In a year of record weather breaking feats across the world mainly linked to climate change, there maybe some good news in that the busy North Pacific tropical storm season is expected to remain average. Now that is not to say that this region hasn’t had its share of notable systems this season already and that there won’t be more to come. Here is a summary of the mid-season:
The Northwest Pacific alone has already had 15 named storms so far. The most notable systems so far have been Super Typhoon Surigae, which was the most intense Tropical Cyclone to form in the Northern Hemisphere before 1st May, and the more recent Super Typhoon Chanthu, which has impacted on both the East China Sea and Japan Sea region.
Figure 1: North Western Pacific Hurricane Tracking Chart as of Sept 15th, 2021. Source: Japan Aerospace Exploration Agency’s Earth Observation Agency
The Northeast Pacific has also had its share of storms this season with a total of 15 named storms so far with Major Hurricanes Felicia and Linda, both of which moved west across the eastern Pacific away from land.
Figure 2: North Eastern Pacific Hurricane Tracking Chart as of Sept 15th, 2021. Source: Japan Aerospace Exploration Agency’s Earth Observation Agency
As the Pacific is the largest ocean basin and with the peak of tropical cyclone season upon us, many seafarers and entities with a stake in the ocean travels have got their eyes on the tropics and how it could impact their way of life.
The Predicting Mechanisms
When trying to predict how active a tropical season will be, it is important to look at the different climatological patterns and compare their current state and the forecast state to the climate norm over an extended period. Due to it being the most recognizable observation, the change in sea surface temperatures, most specifically in the tropical Eastern Pacific, is one of the most widely known ways of predicting how active a tropical season will be.
This climatological tool is known as the El-Nino Southern Oscillation (ENSO) which categorizes the periodic fluctuation of the sea surface temperature into 3 different phases: El Nino, La Nina, and Neutral. According to the United States Climate Prediction Center (CPC) we have been in a Neutral phase for the majority of the tropical cyclone season thus far. With that we can compare the Northwest Pacific and the Northeast Pacific season thus far to seasons of similar ENSO-neutral phases.
Figure 3. ENSO phasing since 1950 in respect to global temperature changes (HadCrut)
As indicated in Figure 3 there have been 8 years since 2000 with ENSO-neutral characteristics within the range of ±0.5°C of average SST’s: 2001-2, 2004-5, 2006, 2009 and 2013-14. Taking a closer look at the two regions you can see that 2021 follows with the average number of named storms in the Northwest Pacific of about 15 and above the average of about 11 in the Northeast Pacific through Sept 15th of each year shown in Figure 4, noting outliers in the NW Pacific of 2004 (above average) and the NE Pacific of 2002 (below average). This could be a good indicator that the Pacific Tropical Season is on par to shape up to be an average season in the two regions of the basin.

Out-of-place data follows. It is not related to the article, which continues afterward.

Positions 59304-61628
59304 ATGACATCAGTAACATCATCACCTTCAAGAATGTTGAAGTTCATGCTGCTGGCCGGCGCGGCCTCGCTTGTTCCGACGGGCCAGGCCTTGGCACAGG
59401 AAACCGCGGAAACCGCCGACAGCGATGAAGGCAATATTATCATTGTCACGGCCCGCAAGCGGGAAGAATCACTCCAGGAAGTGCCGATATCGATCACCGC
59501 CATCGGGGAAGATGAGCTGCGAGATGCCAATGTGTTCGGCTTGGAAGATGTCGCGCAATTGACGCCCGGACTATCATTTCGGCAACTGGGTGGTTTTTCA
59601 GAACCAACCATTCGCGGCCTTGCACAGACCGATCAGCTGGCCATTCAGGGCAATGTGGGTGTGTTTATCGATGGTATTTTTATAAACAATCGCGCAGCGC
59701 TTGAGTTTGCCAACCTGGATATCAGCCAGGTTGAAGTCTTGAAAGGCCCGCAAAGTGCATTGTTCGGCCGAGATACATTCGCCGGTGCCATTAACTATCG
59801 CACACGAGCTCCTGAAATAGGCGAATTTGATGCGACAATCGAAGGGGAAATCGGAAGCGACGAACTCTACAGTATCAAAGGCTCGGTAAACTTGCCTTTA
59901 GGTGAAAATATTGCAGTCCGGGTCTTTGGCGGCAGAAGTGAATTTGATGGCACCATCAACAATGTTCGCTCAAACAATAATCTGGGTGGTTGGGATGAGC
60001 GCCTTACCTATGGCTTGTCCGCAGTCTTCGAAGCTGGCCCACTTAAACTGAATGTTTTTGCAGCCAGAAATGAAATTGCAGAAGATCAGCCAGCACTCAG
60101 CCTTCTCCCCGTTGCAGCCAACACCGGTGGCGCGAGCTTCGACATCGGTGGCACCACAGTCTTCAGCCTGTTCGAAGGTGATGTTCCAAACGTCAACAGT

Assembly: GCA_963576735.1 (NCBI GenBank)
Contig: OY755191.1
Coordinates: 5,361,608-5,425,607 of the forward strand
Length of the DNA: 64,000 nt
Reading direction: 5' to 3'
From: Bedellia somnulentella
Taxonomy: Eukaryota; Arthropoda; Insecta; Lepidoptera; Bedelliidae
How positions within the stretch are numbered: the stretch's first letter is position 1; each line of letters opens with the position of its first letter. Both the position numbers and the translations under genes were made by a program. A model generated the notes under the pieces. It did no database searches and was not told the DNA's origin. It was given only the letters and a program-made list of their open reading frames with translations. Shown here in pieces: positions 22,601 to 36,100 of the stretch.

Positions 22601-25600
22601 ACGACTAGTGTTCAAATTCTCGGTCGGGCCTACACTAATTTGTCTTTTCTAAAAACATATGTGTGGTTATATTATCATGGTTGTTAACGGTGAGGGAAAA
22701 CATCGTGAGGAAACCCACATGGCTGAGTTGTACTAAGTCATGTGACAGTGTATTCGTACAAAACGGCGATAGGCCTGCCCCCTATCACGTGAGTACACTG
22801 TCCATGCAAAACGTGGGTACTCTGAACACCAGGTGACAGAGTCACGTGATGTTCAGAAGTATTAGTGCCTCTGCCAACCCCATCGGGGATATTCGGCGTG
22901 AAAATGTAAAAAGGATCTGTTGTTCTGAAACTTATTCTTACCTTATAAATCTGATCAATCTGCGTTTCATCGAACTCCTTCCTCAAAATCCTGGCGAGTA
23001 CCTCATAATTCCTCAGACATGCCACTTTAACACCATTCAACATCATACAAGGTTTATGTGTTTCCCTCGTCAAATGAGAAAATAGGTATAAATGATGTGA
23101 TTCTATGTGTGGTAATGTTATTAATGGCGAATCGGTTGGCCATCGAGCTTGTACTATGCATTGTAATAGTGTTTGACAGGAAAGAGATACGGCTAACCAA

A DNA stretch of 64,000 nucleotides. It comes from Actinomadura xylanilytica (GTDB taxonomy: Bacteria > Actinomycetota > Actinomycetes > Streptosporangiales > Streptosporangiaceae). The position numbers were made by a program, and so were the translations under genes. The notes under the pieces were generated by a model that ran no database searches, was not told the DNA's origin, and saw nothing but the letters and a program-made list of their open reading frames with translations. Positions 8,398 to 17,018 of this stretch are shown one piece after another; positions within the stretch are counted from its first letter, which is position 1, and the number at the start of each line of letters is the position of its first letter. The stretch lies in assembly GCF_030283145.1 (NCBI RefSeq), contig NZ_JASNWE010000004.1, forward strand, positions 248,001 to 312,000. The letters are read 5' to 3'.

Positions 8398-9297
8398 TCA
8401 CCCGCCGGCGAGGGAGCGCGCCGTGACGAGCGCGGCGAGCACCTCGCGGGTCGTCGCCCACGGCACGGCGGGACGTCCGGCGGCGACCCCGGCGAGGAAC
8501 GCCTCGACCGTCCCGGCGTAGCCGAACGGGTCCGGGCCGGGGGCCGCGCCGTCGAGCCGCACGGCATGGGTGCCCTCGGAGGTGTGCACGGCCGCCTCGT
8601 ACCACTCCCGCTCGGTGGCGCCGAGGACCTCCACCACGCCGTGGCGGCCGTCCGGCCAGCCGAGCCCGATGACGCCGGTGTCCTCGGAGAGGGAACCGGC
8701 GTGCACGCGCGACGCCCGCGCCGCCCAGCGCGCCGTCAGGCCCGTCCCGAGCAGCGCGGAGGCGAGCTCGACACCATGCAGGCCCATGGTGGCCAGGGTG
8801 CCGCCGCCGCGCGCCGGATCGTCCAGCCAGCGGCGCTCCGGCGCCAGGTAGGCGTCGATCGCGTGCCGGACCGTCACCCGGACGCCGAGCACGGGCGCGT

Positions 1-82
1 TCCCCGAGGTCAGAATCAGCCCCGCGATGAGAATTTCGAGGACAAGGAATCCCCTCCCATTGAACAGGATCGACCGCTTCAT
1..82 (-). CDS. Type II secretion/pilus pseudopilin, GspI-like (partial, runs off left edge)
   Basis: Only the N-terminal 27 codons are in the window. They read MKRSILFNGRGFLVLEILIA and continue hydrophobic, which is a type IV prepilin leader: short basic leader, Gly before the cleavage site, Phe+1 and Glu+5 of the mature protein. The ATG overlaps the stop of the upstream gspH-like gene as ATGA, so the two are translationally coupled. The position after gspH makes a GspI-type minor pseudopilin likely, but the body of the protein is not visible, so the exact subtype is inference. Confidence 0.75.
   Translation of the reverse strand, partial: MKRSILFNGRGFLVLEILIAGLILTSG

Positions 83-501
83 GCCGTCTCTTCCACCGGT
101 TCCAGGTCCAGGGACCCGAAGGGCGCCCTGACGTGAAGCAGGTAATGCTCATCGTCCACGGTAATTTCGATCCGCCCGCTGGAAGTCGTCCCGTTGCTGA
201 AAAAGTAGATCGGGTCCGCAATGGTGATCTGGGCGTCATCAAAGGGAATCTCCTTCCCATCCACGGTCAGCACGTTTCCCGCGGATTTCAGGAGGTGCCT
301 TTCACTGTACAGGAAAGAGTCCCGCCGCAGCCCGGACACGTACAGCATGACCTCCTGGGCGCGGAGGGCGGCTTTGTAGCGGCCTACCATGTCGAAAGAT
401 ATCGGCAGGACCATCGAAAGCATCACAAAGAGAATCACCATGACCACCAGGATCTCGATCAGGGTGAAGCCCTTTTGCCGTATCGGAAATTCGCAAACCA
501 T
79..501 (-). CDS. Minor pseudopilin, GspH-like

Figure 4. Left: # of occurrences for each ENSO-neutral NW Pacific Typhoon season (2000-2021 to 15 Sept only, and Right: # of occurrences for each ENSO-neutral NE Pacific Hurricane season (2000-2021 to 15 Sept only)
With that being said we must now factor in the fact that the CPC is also predicting ENSO to return to La Nina phase towards the end of the season with a 70-80% chance of return by the Northern Hemisphere winter as seen by forecasted models shown in Figure 5.
Figure 5: Model Predictions for ENSO from Aug 2021. Source: United States Climate Prediction Center
If this forecast is valid and ENSO returns to the La-Nina phase, this could decrease the number of systems that could form in the Eastern Pacific. This could also limit the tracks of the Western Pacific systems with formations more likely closer to land in the Western Pacific which could lead to weaker systems.
Based on the recently updated outlook from the Tropical Storm Risk on Aug 5th shown in Figure 6, the Northwest Pacific is expected to have a near to below average season with about 25 named storms, which is just below the 56 year norm and on par with the 30 year and 10 year norm. When comparing these predictions to the season thus far and accounting for the ENSO outlook, 2021 so far seems to fall in line with being an average season for the Northwest Pacific.
Figure 6. NW Pacific Tropical Storm Risk Forecast Comparison, Source: Tropical Storm Risk
Looking at Figure 7 below, the Northeast Pacific was forecast to be a below average or average season by CPC in May with only a 20% chance of being above average. Comparing this to the season thus far and accounting for the CPC’s forecast to return to La Nina it seems very likely that 2021 will stay near the average. To see more on the Atlantic hurricane season see out latest blog here.
Figure 7. NCEP Climate prediction Center outlook Left: Eastern Pacific and Right: Probabilities for each type in the Eastern Pacific (issued May 2021)
With the Pacific basin accounting for a significant amount of the commercial shipping density especially in the busy South China Sea and East China Sea region, tropical forecasting is especially important due to systems that can greatly disrupt the normal shipping operations. Tropical storm prediction is complex and requires very close monitoring 24/7 by experts when optimising ship routes. So the prospect of an average season in terms of the number of tropical cyclones should give a small sigh of relief to seafarers and Marine Routers and Forecasters alike as we all work together to keep crews, vessels, and cargo safe.
Stay tuned for further updates.
Stay connected and safe.